Afraid of No Ghost
The poster for The Mummy’s Ghost promises, “All new terror!” an important distiction since the previous Mummy plunged 10-minutes of stock footage into the opening reel. In some sense, Mummy’s Ghost is an example of honesty in advertising – stock footage limits itself to shots of the moon or other similar instances. Lon Chaney Jr. once again entangles himself in tattered bandages to play this part in full.
The untruth then is the story, both ignoring and honoring Mummy’s Tomb. Like the usual instances of Universal continuity, it’s erratic. George Zucco – who died in Tomb – passes the role of High Priest to an imposing John Carridine and the process resets. Carridine resurrects Kharis; Kharis charges ahead aimlessly to kill people in a not-so-new premise. At least Kharis spares some dogs.
Inset with the future formula for slasher flicks, the town of Mapleton is besieged by the monster, primarily around a college campus. Robert Lowery takes the leading man gig, a 30-year old student, protective of his girlfriend, Ramsey Ames. Neither light up the screen, nor does anyone outside of Carridine. Briskly paced at a mere hour, no one has a chance to break free of their rudimentary roles. Ames gets the worst of it, spending most of her screen time sleeping or being carried by Chaney.
Mummy’s Ghost brings back the centuries of romance angle that opened the series. Kharis kills to resurrect his love Ananka, although “love” in this case means wandering through the town looking for her. Repetitive and dry are terms encapsulating this one, part of a series struggling to maintain momentum, if it has any at all.
A bit of World War II-era spirit slips in, notable were it not used within the “angry villagers” trope. A night watchmen states, “We’ve all got to do our part,” bringing the town together to battle the local menace. A better film would stage or frame Kharis in a way to insinuate resentment toward outsiders, but Mummy’s Ghost purely exists to fill seats, nothing more.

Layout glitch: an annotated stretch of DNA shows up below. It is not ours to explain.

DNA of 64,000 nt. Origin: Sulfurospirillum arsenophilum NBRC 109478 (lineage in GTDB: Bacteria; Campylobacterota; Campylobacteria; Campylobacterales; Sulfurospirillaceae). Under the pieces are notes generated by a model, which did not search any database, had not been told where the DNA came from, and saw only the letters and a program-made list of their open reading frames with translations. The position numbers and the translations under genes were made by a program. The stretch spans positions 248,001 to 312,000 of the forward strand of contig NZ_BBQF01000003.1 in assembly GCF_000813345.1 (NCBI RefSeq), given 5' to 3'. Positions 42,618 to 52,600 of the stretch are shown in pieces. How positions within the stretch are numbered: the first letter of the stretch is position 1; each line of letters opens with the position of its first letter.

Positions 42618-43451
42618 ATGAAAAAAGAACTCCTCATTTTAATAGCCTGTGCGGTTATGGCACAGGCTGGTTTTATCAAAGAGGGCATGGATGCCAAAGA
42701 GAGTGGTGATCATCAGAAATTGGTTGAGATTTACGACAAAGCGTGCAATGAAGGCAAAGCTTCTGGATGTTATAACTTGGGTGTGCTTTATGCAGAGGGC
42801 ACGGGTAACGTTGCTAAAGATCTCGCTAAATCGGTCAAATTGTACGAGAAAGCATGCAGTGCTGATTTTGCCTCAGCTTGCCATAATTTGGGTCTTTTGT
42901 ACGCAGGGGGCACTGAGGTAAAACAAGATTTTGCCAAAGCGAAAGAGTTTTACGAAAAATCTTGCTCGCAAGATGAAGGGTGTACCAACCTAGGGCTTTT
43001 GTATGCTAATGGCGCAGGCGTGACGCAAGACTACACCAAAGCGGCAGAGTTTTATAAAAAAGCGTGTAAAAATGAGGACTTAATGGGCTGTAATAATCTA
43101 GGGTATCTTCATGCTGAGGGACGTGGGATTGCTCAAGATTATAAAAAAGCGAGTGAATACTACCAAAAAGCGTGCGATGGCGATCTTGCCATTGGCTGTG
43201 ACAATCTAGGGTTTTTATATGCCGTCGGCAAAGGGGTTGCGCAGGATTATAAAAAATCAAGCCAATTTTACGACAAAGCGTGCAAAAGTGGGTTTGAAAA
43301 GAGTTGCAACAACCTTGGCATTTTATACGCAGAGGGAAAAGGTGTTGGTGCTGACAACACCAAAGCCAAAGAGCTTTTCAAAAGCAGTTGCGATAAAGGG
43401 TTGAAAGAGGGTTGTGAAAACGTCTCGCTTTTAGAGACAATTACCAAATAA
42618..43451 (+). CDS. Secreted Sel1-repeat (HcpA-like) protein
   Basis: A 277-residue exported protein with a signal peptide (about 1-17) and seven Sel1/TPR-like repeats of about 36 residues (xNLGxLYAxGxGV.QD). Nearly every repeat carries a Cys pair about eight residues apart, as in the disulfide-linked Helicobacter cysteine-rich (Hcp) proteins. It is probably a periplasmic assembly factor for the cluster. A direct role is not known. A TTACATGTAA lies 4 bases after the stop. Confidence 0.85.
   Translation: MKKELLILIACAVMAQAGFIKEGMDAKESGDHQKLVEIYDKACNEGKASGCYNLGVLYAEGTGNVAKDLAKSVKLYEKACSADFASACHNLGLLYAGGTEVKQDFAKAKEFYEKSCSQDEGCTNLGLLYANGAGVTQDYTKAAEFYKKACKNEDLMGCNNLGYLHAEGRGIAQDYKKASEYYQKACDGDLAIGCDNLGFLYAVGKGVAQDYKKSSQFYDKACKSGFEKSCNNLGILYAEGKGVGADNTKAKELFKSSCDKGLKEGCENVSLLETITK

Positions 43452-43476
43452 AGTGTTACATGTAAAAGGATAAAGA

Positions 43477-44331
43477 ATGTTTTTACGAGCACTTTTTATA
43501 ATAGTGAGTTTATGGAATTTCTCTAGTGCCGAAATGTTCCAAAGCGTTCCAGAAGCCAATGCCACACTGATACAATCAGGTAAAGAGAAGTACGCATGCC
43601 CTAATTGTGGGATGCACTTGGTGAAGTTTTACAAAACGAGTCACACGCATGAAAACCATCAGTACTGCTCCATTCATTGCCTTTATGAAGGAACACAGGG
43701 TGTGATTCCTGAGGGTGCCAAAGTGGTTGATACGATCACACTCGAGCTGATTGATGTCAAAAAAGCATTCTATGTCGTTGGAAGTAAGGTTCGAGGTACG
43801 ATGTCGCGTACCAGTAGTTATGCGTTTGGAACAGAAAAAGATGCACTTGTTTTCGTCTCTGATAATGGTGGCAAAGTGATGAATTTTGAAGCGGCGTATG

Even in the thin Universal Mummy canon, Mummy’s Ghost feels especially empty, at least until a rather daring climax. It’s a wonder why it’s titled Mummy’s Ghost and not Bride of the Mummy given the circumstances and lack of ghosts, but a copycat title might have alerted audiences to the copycat film within.
Mummy’s Ghost throws back to the original Mummy on Blu-ray. Both endure a bit of processing. Grain reduction leaves a lightly flattened image behind, slowing the appearance of fine detail. Minor banding, particularly during mid/long shots, gives Mummy’s Ghost a painted quality. That’s not ideal.
Mastering otherwise impresses, with strong resolution from a modern scan powering each shot. Definition on things like trees nicely show the quality of the disc’s source. Even Chaney’s make-up when in close performs admirably.
Were it not for the mild filtering, Mummy’s Ghost has significant positives to showcase. Preservation of gray scale builds natural depth. Shadows remain deep and rich, despite the film’s insistence on phony day-for-night routines.
In terms of damage, there’s nothing until the final reel. Around 54-minutes or so, black splotches show up, holding to the left side of the frame. A later shot succumbs to minor scratches, but the recovery is rapid. Closing moments maintain stability and clarity.
Universal’s DTS-HD track is predictably basic. All of the stock music that compromises the score nicely reaches a peak without distortion. Any bass holds firm, also without a loss of fidelity. Consistent dialog suffers no ill-effects due to age, rendered without hiss or popping.
Bundled on the same disc as The Mummy’s Curse, no extras are included beyond the original trailer.
Lon Chaney Jr stumbles around and kills people in the meandering sequel, The Mummy’s Ghost, a film with little ambition.
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